The results were unambiguous. Those who had been working in an orderly workspace were more generous. Not only were they more likely to donate anything to the kids, collectively they donated more than twice as much money to the charity. They were also more likely to make the healthy food choice.
Okay, so this merely reinforces what’s been known—that an orderly environment leads to desirable and good action. But is there a downside to this mindset? In a second study, Vohs took a different tack and explored contexts in which messiness might lead to a socially desirable outcome. She figured that, since order promotes conventional values, maybe disorder promotes breaking with convention—the essence of creativity.
To study this possibility, she again had volunteers work in either a neat or a messy room. Volunteers completed the same kinds of filler work as before, followed by common a test of creativity. Specifically, they were told to come up with as many as ten new uses for ping pong balls, and their answers were scored by independent judges.
The results confirmed what Vohs had predicted. As described in a forthcoming article in the journal Psychological Science, the volunteers who worked in the untidy room were much more creative overall, and they also produced more “highly creative” ideas. In other words, they were more likely to break away from tradition, order and convention in their thinking. In a third study, those in a messy environment were more likely to select an option labeled “new” over one labeled “classic”—further supporting the link between order and tradition, disorder and novel thinking.
Taken together, these findings challenge the well-entrenched view of order and disorder as too simplistic. It’s misleading to conclude that messiness promotes wild, harmful and morally suspect behavior, or that order leads to honesty and goodness. A more nuanced view would add that disorder also inspires breaking from tradition, which can lead to fresh insight, and that order is linked to playing it safe. Vohs concludes with the example of Albert Einstein, who famously quipped: “If a cluttered desk is a sign of a cluttered mind, of what, then, is an empty desk a sign?”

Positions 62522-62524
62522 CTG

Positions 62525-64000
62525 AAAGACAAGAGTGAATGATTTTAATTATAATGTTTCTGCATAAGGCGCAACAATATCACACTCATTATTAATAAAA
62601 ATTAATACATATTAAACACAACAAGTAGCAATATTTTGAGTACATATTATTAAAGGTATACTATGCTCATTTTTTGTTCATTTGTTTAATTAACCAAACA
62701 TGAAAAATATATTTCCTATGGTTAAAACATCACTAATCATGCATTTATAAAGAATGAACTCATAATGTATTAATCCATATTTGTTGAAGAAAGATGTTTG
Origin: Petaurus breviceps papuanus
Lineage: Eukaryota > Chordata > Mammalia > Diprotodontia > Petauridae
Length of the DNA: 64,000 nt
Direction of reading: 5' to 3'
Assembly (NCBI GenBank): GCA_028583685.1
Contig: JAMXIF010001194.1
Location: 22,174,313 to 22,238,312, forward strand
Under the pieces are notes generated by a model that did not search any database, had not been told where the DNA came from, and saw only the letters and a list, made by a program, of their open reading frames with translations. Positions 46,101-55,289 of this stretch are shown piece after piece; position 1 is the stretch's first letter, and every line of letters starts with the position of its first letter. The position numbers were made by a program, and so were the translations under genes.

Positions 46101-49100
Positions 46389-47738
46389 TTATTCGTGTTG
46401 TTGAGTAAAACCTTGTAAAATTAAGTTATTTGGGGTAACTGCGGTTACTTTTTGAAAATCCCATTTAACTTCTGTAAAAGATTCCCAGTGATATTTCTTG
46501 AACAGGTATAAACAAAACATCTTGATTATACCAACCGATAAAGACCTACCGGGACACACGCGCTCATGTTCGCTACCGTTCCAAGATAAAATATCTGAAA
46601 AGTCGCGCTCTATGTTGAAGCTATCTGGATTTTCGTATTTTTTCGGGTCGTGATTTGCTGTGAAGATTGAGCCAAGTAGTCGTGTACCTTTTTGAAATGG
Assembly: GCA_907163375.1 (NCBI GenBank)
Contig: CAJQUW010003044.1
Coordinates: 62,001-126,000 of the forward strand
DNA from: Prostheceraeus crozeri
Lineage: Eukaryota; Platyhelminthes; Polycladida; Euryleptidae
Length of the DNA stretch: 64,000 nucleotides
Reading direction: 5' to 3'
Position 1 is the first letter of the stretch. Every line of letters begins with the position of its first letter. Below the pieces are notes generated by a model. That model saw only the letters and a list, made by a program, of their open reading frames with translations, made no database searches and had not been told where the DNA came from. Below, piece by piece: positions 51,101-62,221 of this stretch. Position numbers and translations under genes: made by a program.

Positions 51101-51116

Wray Herbert’s blogs—“We’re Only Human” and “Full Frontal Psychology”—appear regularly in The Huffington Posnducive to creative thought, but some of the most creative thinkers have all favoured the messy side of life:
So my suspicions have been correct all along! I’m a creative genius!! But seriously, regarding the relationship between disorder and innovation, it can pay to be messy. Next time I tell someone that it’s because I’m ‘creative’ that my house or car or work desk looks like a bomb site, I’ll also refer them to the above study to bolster my argument.
Artist Francis Bacon certainly had no trouble working in his chaotic studio:
And Margaret Olley’s art studio lets disorder rule:
How does all of this mess and disorder relate to my writing and research process? Through using a collage approach to building up content, and through engaging with the nature of ideas, I want to investigate the process of how the mind generates ideas by making connections between thoughts . So my method is going to be two pronged, incorporating equal parts of order and disorder – chaos can flourish and coexist with organisation.
Here are some more artists and their studios:
- Alexander Calder (/ˈkɔːldər/; July 22, 1898 – November 11, 1976) was an American sculptor who is best known for his innovative mobiles (kinetic sculptures powered by motors or air currents) that embrace chance in their aesthetic and his monumental public sculptures. https://en.wikipedia.org/wiki/Alexander_Calder
2) Pablo Picasso’s studio at Villa La Californie, Cannes 1956 (Pinterest)
3) James Rosenquist (November 29, 1933 – March 31, 2017) was an American artist and one of the protagonists in the pop art movement. Drawing from his background working in sign painting, Rosenquist’s pieces often explored the role of advertising and consumer culture in art and society, utilizing techniques he learned making commercial art to depict popular cultural icons and mundane everyday objects. https://en.wikipedia.org/wiki/James_Rosenquist
When I next look around at my living spaces in despair at all the mess, I’ll tell myself that for creative thinking to bloom, broken windows are not necessarily a bad thing.
Till next time dearest blog. I’ll leave you with the words and dulcet tones of Leonard Cohen…